Canada’s market share has fluctuated between 33% and 35% since 1995. These facts are
cited by U.S. producers as evidence that Canadian imports have come at the expense of
normal domestic growth in industrial lumber production. U.S. homebuilders and other
lumber users counter that Canadian lumber is essential to meeting domestic demand, and
argue for unrestricted imports. Despite consistent ITC findings of injury, indisputable proof
of injury to U.S. producers is difficult to establish.
Current Issues and Events
Several aspects of this situation are currently the focus of attention in the long-running
dispute over the exports of softwood lumber from Canada to the United States. One is the
2001-2002 countervailing and antidumping investigations. Others are the several NAFTA
and WTO challenges by the Canadians questioning the countervailing and antidumping
investigative processes. Finally, the United States and Canada have announced a tentative
agreement to resolve the situation for the next 7 years.
The 2001-2002 Countervailing and Antidumping Investigations
The 1996 U.S.-Canada Softwood Lumber Agreement expired on March 31, 2001. On
April 2, the U.S. Coalition for Fair Lumber Imports filed antidumping and CVD petitions.
On April 24, the DOC announced that it was initiating the antidumping and CVD
investigations, because the petitioners had standing and had shown adequate industry
support. On May 16, the ITC issued its preliminary determination that there was “a
reasonable indication that a U.S. industry is threatened with material injury by reason of
imports of softwood lumber from Canada that are allegedly subsidized and sold in the United
States at less than fair value” (Investigations Nos. 701-TA-414 and 731-TA-928
(Preliminary)). On August 17, the DOC published its preliminary determination of Canadian
subsidies of 19.31% ad valorem, and established a preliminary duty at that level. DOC also
found that critical circumstances existed, allowing retroactive application of the duty. On
November 6, DOC published its preliminary determination that Canadian firms were
dumping lumber, with margins ranging from 5.94% to 19.24% (12.58% for most firms). The
DOC also announced it would align, and postpone until March 25, 2002, final determinations
in the CVD and antidumping cases.
Negotiations were undertaken to forestall final determinations of injury, subsidy, and
dumping. The negotiations collapsed on March 21, 2002, and on March 22, the DOC issued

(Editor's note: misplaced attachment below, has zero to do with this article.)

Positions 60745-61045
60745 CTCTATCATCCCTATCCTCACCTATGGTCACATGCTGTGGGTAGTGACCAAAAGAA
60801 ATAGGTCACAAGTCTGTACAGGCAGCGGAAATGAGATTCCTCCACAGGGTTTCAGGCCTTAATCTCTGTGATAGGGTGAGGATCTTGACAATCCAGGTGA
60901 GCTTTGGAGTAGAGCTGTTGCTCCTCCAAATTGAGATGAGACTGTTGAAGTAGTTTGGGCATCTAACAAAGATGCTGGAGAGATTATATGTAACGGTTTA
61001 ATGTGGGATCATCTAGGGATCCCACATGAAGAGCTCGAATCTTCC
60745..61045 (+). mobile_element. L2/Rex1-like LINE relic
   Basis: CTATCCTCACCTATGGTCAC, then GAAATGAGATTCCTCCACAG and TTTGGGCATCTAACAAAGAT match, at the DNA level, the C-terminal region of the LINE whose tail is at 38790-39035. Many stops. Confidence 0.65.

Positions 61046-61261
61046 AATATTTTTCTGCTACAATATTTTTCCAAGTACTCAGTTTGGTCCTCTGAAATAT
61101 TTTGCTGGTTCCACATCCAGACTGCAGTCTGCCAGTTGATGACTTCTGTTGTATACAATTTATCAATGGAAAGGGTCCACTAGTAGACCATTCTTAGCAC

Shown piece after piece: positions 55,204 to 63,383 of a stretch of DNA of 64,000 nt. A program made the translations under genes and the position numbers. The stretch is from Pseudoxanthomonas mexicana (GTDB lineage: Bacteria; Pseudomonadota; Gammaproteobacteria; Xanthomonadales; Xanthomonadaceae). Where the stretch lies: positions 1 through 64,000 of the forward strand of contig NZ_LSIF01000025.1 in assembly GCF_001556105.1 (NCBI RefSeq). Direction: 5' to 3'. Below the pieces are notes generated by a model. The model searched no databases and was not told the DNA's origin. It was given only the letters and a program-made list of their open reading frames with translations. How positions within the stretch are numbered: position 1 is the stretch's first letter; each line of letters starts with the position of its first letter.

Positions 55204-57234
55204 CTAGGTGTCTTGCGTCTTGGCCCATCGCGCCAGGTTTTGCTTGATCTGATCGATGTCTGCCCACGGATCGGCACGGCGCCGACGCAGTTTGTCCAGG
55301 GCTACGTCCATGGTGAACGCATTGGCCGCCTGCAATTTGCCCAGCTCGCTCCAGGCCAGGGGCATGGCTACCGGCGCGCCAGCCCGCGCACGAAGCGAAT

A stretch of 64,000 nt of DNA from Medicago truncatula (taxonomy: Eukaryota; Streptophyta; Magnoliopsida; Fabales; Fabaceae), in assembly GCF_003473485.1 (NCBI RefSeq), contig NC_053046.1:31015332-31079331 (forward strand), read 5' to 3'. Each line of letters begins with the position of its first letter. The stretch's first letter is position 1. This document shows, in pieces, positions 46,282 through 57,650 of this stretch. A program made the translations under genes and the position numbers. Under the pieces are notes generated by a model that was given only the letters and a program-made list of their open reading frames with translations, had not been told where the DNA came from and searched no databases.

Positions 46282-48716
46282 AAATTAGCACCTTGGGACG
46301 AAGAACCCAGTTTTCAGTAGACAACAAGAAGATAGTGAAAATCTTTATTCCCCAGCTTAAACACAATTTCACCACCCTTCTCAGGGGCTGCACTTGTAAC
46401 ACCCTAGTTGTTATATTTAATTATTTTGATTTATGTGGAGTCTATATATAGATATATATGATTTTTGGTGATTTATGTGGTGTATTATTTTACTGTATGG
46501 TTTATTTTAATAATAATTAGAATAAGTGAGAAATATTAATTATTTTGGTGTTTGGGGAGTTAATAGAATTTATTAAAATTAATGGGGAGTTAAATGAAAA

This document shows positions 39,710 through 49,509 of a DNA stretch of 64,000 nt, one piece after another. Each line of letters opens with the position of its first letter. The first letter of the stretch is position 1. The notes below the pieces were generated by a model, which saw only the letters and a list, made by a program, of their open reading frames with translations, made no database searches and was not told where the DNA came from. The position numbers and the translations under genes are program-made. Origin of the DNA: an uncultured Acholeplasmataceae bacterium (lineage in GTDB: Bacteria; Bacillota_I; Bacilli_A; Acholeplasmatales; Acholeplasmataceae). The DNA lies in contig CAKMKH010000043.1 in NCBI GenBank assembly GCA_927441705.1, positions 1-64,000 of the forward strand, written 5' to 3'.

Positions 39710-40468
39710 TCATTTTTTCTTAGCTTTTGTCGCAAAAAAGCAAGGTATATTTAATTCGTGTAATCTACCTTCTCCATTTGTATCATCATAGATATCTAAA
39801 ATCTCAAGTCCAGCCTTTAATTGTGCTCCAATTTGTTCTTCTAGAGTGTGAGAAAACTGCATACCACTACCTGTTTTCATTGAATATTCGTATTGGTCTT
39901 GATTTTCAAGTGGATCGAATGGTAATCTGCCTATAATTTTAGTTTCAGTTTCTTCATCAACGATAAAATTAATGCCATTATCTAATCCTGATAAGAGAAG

final determinations, which, as later amended, found Canadian subsidies to be 18.79% ad
valorem, and dumping margins to range from 2.18% to 12.44% for individually investigated
companies and 8.43% for all other firms. On May 2, by a 4-0 vote of the commissioners, the
ITC issued a final finding of injury. Duties averaging 27% went into effect May 22, 2002,
when DOC published the final duty notice in the Federal Register, and the United States
began collecting duty deposits at this rate.
The United States uses a “retrospective” system of duty assessment whereby final
liability for AD and CV duties is determined after goods are imported; ordinarily, the amount
of duties is determined in an administrative review of the AD or CVD order for a specific
period of time (19 C.F.R. § 351.212(a)). Liquidation of softwood lumber entries, or the final
computation or ascertainment of duties, has generally been suspended pending ongoing
softwood lumber litigation. Estimated duties on softwood lumber are currently being
collected at the rates determined in the most recent administrative review, discussed below.
In December 2004, the DOC announced the final results of the first administrative
review, covering entries from May 22, 2002, through March 31, 2003, for the CVD review,
and from May 22, 2002, through April 30, 2003, for the AD review. This action established
a new official rate for imports entered during the covered period. As corrected in midFebruary 2005, the countrywide ad valorem subsidy rate was lowered to 16.37%. The
resulting dumping rate, as corrected in January 2005, was an average of 4.40% for
individually investigated companies and a “review-specific average”of 3.78%. The latter
applies to producers who participated in the administrative review but were not individually
Rates were further lowered in the final results of the Department’s administrative
review for the 2003-2004 period, announced in December 2005. The average dumping rate
for individually investigated producers was reduced to 2.43%; the review-specific average
to 2.11%; and the subsidy rate to 8.70%. In June 2005, the Department announced its third
administrative review covering imports for 2004-2005; preliminary results are expected on
May 31, 2006.
NAFTA Panel Reviews of Antidumping and Countervailing Duty
Canada and Canadian lumber producers sought binational panel reviews of DOC and
ITC final determinations in both the antidumping and countervailing duty cases, an option
available under Chapter 19 of the North American Free Trade Agreement (NAFTA) in lieu
of judicial review in the country in which the determinations are issued. The panels were
established to examine whether the DOC and ITC determinations are in accordance with U.S.
antidumping and countervailing duty law.